Chilling out the Rice

Posted by on Apr 11, 2013

rose blossoms.cmpA few weeks ago, I wrote an op-ed piece for my college newspaper urging the school to have a more transparent discussion on divestment from fossil fuels. Concluding that piece, I called global warming, “the greatest problem in human history”. Okay, I confess, perhaps I did employ a bit of hyperbole aimed at shaking listeners out of their complacency. There is actually a much deeper problem which I’ll address in a bit.

Even when the sky seems to be falling in our world, it’s important not to lose our bearings by focusing exclusively on everything that is wrong, reminding ourselves – every day, perhaps every hour, perhaps every minute, every breath – that which is good, healthy, and conducive to hope, and connecting our own life energy to the goodness consciously. After all, we are part of this world too, and we must have done something amazing to be born here. It didn’t happen by accident. Nothing does.

Anthropogenic climate change is part of our world now and that’s not going to change anytime soon. But there are always opportunities to create peace and health within ourselves and in the world. The key is always awareness – remembering our potential even as our mind sometimes plays tricks on us.

At my weekly QiGong class , I stood with half dozen early arrivals in a large circle, relishing the exquisite silence of standing meditation before doing internal cultivation exercises. I practice a style of QiGong that builds energy in the “dan-tien” or lower energy center of the body. This weekly ritual has made a huge difference in both my physical and emotional health, and hence, has increased both the quality and quantity of energy I have available to share with my patients at CommuniChi, and the world.

So as I am settling into the silence, Kitty walks in. She is about my mother’s age and I know her hearing isn’t good. Suddenly I remember that I am standing in her spot. Although Kitty has already taken up a spot on the far side of the circle, I realize that she won’t be able to hear the teacher when he offers instruction. Spontaneously, I decide to move to another place on the circle, thinking Kitty will notice and move to her spot. But she doesn’t take my hint and the circle is looking very lopsided. I felt as if I had unnecessarily disturbed the tranquility of the circle.

Suddenly, I begin to feel warm. “Am I really that self-conscious?”, I think to myself, as the unmistakable sensation of being flushed in the face dawns on me. Years of meditation on the non inherently existent self hasn’t put even a scratch in my seemingly solid ego. After probably fifteen to thirty seconds of self-centered brain chatter, I settle into my routine and drift into a more spacious awareness when suddenly I realize, I’m really uncomfortably hot and need to remove my jacket. Only then do I see the electric heater a short distance behind me.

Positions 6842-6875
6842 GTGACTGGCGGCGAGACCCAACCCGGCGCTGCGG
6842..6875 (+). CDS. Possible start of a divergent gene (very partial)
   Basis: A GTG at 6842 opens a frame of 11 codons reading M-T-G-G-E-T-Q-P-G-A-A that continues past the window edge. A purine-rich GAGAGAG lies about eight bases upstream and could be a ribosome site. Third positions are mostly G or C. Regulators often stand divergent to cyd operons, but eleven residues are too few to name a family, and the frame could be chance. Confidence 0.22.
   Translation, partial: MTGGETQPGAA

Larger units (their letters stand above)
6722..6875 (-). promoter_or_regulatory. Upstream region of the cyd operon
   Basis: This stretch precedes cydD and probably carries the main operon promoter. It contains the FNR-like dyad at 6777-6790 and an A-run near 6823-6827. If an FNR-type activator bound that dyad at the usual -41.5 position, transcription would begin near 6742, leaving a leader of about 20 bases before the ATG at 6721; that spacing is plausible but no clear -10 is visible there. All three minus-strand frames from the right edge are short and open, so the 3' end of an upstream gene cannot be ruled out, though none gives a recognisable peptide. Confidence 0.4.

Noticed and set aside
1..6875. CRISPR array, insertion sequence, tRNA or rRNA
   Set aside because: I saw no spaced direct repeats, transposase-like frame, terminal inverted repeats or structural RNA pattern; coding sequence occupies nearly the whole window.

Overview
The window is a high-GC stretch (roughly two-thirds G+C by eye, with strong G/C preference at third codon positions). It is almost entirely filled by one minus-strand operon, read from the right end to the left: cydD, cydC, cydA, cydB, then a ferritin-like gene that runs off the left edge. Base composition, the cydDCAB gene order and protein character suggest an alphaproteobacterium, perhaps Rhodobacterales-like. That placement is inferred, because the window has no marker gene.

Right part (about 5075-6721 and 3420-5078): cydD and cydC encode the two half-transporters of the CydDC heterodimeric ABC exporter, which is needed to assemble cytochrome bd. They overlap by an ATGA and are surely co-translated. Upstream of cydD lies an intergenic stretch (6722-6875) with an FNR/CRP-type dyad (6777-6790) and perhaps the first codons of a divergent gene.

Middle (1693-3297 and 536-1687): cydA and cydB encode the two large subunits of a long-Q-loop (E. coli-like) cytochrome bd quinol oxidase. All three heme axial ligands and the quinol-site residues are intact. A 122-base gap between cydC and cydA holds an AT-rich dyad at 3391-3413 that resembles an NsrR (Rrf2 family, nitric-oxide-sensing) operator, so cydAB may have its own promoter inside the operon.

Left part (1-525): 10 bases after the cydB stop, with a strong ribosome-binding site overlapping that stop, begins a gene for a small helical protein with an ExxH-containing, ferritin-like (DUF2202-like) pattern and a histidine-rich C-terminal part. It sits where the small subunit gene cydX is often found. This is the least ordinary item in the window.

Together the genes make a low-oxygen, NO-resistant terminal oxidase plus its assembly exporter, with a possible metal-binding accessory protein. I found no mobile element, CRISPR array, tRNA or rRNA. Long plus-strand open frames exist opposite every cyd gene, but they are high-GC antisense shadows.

So here’s that deeper problem I alluded to early on – we think we are correctly perceiving reality but instead, we perceive reality through a veil of mental conditioning. In my case, my deeply ingrained self-centered view point, combined with mental inattention, caused me to project personal embarrassment onto a situation when really, I was primarily experiencing a physical temperature sensation. In short, we are often so distracted by our inner chatter and our deeply conditioned beliefs that we rarely step out of the boxed up world of self-limiting concepts that we languish inside.

How do we step out and experience freedom? We need to remove the veils of conditioning with the piercing rays of wisdom. And how do we achieve that? We need to learn how to focus the mind, to learn how to listen with all of our senses correctly. And for that, we need to know how to cultivate inner silence. Acupuncture, meditation, even taking a walk in the forest brings some silence to the mind. But it takes practice, and something else: ethical discipline. To the extent that we cause harm to others – whether it’s squashing a bug, or speaking unkindly to someone, or even thinking unkindly about the driver who cuts us off in traffic – these create karmic ripples that build that box we live in, separating us from life, and obstructing us from our ultimate goal of happiness.

We can all achieve a state of complete happiness and peace. In some traditions of Buddhism, this is called nirvana (Sanskrit) or nibanna (Pali). But we need not think that this refers to some exotic mystical state which is far away somewhere in South Asia, or up in some remote cave in the Himalayas. In fact, the literal meaning of nibanna was once explained to me as “to chill out the rice”. After cooking a pot of rice, you don’t eat it immediately, but wait for it to cool slightly in order not to burn the tongue.

So if your inner world if feeling a bit overheated, or if you feel oppressed by the sometimes gloomy mainstream media news, or whatever mental-emotional load you are carrying, remember to chill out. Let us know if we can help with that.  Make an Appointment.

 

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